The Abbess of Crewe

As Muriel Sparks’ twelfth novel, The Abbess of Crewe, begins, Britain is immersed in the “national scandal of the nuns”:

“The motorway from London to Crewe is jammed with reporters”

The scandal bears many intentional, if superficial, resemblances to Watergate, which began in 1972, and finally resulted in Richard Nixon’s resignation in 1974, the year the novel was published: wire-tapping, for example, is wide-spread in the abbey. Under the instructions of Alexandra, the newly elected Abbess, even the avenue of meditation is listening:

“The trees of course are bugged… How else can we operate now the scandal rages outside the walls?”

Behind this electronic subterfuge, as with Nixon, lies Alexandra’s desire to be elected. When one of her confidantes, Walburga, comments that her rival, Felicity, is at forty-two percent in the polls (typically, the novel retreats in the second chapter to the weeks before the election), she declares:

“It’s quite alarming… seeing that to be the Abbess of Crewe is my destiny.”

In this belief she shares something of the character of Jean Brodie, confusing her own personal wishes with fate. Like Brodie, she is a character both reprehensible and attractive, one it is difficult to feel Spark condemns completely. She believes herself superior with her “fourteen generations of pale and ruling ancestors of England, and ten before them of France, carved into the bones of her wonderful head.”

Felicity, on the other hand, represents a more modern form of Catholicism, roundly dismissed by Alexandra:

“Felicity will never see the point of faith unless it benefits mankind.”

Her weak spot is her affair with a Jesuit priest, Thomas, and Alexandra’s inner circle plot with the Jesuits against her:

“We could deal with Felicity very well… if you could deal with Thomas.”

The plot, of course, involves a break-in – to steal Felicity’s love letters, which she has secreted in her sewing box. Foolishly, the two Jesuit priests assigned this task take her thimble on a practise run to prove the theft is possible and, when they return for the letters, they are caught. Alexandra, in the meantime, is keen to retain what is now known as plausible deniability:

“You know, Walburga… from this moment on, you may not report such things to me.”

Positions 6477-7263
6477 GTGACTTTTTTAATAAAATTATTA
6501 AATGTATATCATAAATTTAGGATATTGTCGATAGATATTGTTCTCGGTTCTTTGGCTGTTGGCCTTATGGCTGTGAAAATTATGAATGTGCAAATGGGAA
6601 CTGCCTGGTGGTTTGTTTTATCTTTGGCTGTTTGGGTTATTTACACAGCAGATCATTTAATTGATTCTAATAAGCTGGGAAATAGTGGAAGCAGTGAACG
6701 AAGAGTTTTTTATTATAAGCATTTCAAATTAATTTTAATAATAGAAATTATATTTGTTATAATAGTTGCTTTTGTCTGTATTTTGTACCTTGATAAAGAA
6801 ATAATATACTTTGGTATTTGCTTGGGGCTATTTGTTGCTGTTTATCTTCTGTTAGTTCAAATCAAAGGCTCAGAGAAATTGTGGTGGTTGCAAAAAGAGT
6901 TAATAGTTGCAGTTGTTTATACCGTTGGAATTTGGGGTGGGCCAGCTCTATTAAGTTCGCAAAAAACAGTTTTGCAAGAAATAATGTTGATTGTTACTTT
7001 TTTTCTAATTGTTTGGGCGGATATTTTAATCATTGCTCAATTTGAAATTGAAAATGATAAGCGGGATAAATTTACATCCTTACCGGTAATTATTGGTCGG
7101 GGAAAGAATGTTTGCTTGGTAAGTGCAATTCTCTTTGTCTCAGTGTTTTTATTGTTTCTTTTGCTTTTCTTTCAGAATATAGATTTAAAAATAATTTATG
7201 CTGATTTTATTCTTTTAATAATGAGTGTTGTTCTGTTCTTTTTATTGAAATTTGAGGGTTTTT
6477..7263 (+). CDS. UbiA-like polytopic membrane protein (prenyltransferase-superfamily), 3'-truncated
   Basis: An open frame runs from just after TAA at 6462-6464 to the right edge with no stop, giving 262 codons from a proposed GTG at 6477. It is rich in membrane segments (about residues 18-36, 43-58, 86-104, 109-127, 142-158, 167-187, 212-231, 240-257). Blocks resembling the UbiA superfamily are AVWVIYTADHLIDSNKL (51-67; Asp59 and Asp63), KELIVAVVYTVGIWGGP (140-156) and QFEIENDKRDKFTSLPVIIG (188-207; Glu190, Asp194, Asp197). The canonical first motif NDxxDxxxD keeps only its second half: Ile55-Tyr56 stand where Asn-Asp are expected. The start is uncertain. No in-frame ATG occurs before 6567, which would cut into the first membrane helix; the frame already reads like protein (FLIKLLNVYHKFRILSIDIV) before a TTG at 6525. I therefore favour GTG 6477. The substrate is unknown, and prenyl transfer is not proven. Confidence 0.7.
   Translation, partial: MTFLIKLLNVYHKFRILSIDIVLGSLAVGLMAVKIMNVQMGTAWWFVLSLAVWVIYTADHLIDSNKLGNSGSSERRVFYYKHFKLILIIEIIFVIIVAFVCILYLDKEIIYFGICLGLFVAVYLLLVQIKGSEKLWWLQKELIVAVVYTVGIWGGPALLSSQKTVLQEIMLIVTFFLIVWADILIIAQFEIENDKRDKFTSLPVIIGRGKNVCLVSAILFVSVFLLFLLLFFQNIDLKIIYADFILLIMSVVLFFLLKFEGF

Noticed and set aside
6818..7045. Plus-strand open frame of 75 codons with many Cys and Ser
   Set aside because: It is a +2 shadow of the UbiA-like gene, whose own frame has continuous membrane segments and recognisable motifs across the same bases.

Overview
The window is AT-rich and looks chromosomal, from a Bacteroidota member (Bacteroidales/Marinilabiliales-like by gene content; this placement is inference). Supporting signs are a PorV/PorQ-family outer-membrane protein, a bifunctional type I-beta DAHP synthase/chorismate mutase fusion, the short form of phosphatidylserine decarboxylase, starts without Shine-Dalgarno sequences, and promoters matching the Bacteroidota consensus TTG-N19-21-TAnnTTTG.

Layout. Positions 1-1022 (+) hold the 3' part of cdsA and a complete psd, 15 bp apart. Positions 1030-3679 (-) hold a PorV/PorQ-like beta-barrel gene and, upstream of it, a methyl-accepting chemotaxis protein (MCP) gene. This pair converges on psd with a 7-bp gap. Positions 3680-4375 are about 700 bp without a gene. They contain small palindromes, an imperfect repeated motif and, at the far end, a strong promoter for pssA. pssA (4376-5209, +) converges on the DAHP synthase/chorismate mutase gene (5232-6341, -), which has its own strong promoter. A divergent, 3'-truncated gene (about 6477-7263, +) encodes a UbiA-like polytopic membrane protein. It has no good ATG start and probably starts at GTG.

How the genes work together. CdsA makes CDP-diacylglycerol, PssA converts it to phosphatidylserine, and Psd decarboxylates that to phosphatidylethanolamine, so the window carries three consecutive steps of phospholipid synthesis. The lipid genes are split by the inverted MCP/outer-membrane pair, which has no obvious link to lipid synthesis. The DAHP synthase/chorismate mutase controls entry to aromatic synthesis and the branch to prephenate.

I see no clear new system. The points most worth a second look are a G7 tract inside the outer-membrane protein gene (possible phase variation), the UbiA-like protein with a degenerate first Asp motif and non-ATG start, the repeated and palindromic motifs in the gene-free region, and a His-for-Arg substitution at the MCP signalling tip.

The novel does not really work as a satire – nor is it likely it is intended to. Spark generally finds immoral behaviour amusing and tends to mock rather than attack. As Alexandra puts it, “We are corrupt by our nature in the Fall of Man… O happy flaw!” Generally the novel is much more light-hearted than those which have preceded it, with jokes – “Gertrude should have been a man… With her moustache, you can see that” – and elements of farce, such as when a blackmail payment to the Jesuits takes place in a woman’s toilet requiring one of the priests to dress in drag. Gertrude, a perpetual missionary contacted by Alexandra for advice by phone (and always in a different location), might be seen as the voice of reason, but even she exists in an exaggerated reality, at one point negotiating a truce between a tribe of cannibals and a tribe of vegetarians.

Spark does not deal in problems and solutions, but in paradoxes and, as Gertrude tells Alexandra when asked “how one treats a paradox”:

“A paradox you live with.”

Paradoxes are everywhere in the text, even at the end, when Alexandra is told, “you may have the public mythology of the press and television but you won’t get the mythological approach from Rome. In Rome, they deal with realities.”

The Abbess of Crewe is a delight – clearly if a sitcom in a nunnery was required Spark should have been first in line to script it. And in Alexandra we have one of Spark’s most memorable characters: corrupt, cruel, and yet compelling, and, in the end (like Brodie), immune to guilt.

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5 Responses to “The Abbess of Crewe”

  1. kaggsysbookishramblings Says:

    “if a sitcom in a nunnery was required Spark should have been first in line to script it” – I *so* want to see that!!!!!

  2. JacquiWine Says:

    This does sound like a whole lot of FUN! Like Kaggsy, I loved that line about the sitcom in a nunnery – I now have vision of Muriel scripting a very English version of the American sitcom The Flying Nun.

    Where does this rate in your order of preference for Spark’s novels? I’d love to see a list of your top five.

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